Self-Collected Nasal Flocked Swabs for Respiratory Tract Sampling in Volunteers
Nasal swab (NS) collection for diagnosis of respiratory viruses is less invasive than nasopharyngeal swabs (NPS). Recently, we found that newly designed NS were essentially equivalent to NPS in sampling respiratory epithelial cells. In this study, we assessed the feasibility and quality of self- sampled NS compared with staff-collection.
We enrolled 35 volunteers, each of whom collected two self- administered NS (round and flat) using written and illustrated instructions; followed by another two NS (round and flat) collected by trained staff. The order of NS type was randomized. Discomfort, ease of administration, and preferences were assessed using a Likert scale. Swabs were placed in 1.0 mL Copan Universal Transport Medium, vortexed and centrifuged, and pellets resuspended in 1.0 mL of PBS. 25 microL suspensions were placed in wells on a glass slide, dried, fixed and counterstained with FITC labeled monoclonal antibody. Respiratory epithelial cells were enumerated using a fluorescent microscope at 400x magnification by an experienced microscopist blinded to swab type and administration. An average count from 4 fields was calculated when 10 or more epithelial cells were present per high-powered field (hpf); 10 fields were averaged if there was fewer than 10 cells/hpf.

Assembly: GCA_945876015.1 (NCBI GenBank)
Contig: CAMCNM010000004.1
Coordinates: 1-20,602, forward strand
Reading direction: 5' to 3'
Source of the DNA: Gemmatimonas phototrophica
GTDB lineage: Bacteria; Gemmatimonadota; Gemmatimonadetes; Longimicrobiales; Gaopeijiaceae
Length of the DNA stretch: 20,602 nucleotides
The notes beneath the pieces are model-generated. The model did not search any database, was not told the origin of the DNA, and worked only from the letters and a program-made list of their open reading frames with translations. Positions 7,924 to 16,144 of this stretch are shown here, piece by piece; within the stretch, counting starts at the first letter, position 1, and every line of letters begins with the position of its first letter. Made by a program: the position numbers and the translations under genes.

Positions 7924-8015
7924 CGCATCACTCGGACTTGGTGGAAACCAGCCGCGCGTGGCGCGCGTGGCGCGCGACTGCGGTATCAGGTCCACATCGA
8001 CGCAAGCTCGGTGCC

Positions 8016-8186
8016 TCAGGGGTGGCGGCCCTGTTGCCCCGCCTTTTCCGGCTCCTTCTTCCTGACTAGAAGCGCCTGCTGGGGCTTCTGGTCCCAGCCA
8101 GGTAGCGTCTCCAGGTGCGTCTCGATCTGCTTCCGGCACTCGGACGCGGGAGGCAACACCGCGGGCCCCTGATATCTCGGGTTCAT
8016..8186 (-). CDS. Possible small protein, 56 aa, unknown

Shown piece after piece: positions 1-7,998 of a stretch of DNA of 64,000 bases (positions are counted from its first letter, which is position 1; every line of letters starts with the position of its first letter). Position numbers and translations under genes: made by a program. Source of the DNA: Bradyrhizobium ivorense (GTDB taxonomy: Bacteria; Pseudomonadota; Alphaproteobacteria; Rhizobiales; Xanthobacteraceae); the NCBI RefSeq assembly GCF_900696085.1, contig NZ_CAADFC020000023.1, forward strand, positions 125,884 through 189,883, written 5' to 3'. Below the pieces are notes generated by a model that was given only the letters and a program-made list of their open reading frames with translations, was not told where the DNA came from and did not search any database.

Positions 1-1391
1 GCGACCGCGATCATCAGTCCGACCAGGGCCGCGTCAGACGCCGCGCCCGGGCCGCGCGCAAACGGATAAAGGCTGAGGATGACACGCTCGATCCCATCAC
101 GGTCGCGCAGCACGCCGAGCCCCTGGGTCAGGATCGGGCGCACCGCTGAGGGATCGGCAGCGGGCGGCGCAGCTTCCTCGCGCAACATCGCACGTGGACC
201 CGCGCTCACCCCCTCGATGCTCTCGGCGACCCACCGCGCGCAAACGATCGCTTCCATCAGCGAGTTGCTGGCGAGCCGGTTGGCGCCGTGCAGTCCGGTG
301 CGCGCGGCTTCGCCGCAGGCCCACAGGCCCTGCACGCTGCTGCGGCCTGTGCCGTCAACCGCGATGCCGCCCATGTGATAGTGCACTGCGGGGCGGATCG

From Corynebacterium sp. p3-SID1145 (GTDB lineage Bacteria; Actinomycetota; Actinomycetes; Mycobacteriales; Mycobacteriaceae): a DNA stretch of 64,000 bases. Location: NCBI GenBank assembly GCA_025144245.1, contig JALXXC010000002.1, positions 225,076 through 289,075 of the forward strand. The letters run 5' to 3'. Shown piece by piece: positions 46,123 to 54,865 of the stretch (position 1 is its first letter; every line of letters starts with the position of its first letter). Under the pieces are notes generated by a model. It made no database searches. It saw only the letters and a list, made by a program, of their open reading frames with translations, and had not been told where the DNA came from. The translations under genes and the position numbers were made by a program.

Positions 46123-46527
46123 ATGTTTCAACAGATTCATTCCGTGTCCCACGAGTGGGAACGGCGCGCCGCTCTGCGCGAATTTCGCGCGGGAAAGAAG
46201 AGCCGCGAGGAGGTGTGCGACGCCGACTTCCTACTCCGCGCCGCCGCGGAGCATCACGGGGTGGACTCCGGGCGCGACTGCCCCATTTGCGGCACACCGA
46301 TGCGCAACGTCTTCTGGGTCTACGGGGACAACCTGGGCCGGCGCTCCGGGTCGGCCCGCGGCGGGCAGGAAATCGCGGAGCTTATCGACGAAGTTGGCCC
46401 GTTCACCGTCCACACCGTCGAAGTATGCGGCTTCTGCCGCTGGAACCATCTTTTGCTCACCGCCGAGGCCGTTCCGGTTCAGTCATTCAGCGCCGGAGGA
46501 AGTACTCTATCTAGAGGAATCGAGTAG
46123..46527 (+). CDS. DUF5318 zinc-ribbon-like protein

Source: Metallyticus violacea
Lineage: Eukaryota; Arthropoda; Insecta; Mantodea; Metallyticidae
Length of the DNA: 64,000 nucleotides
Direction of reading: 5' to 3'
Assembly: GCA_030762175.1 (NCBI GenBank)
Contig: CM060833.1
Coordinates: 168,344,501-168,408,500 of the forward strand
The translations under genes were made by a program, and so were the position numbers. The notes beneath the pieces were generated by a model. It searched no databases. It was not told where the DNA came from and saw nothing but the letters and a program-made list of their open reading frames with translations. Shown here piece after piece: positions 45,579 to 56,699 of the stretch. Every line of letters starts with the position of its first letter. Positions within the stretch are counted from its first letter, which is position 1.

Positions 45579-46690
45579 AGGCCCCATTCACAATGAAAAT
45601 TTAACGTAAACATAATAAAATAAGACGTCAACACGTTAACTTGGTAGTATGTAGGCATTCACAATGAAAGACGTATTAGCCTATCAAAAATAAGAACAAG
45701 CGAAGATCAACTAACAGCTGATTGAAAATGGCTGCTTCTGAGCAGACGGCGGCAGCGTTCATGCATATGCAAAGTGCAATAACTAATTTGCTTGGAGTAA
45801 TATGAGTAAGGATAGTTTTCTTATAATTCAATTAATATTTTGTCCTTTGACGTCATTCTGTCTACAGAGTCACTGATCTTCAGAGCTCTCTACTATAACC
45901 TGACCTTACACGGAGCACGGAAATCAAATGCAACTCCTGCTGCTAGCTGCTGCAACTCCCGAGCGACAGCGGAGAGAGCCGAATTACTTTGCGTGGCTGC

Among the 35 subjects, the mean (SD) cell yields for round swabs were 81.1 (44.8) and 43.2 (38.1) for researcher- and self-administered NS respectively (P<0.001); cell yields for flat swabs were 76.6 (45.0) and 36.0 (29.9) (P<0.001). While round NS collected more cells than flat NS, the difference was not statistically significant. However, using a widely-accepted definition of an adequate diagnostic smear of greater than 25 epithelial cells/smear, 69 of 70 self-collected and all 70 staff-collected specimens were of adequate quality. Overall, both flat and round NS were well tolerated with 75% of volunteers reporting no or mild discomfort. Self-administration of NS was easy (97%) and a majority of individuals (75%) were either neutral or preferred self-collection.
Self-administered nasal sampling was easy, preferred, but may be inferior to staff-collected swabs for sampling the upper respiratory tract. Studies with clinical correlation are now needed.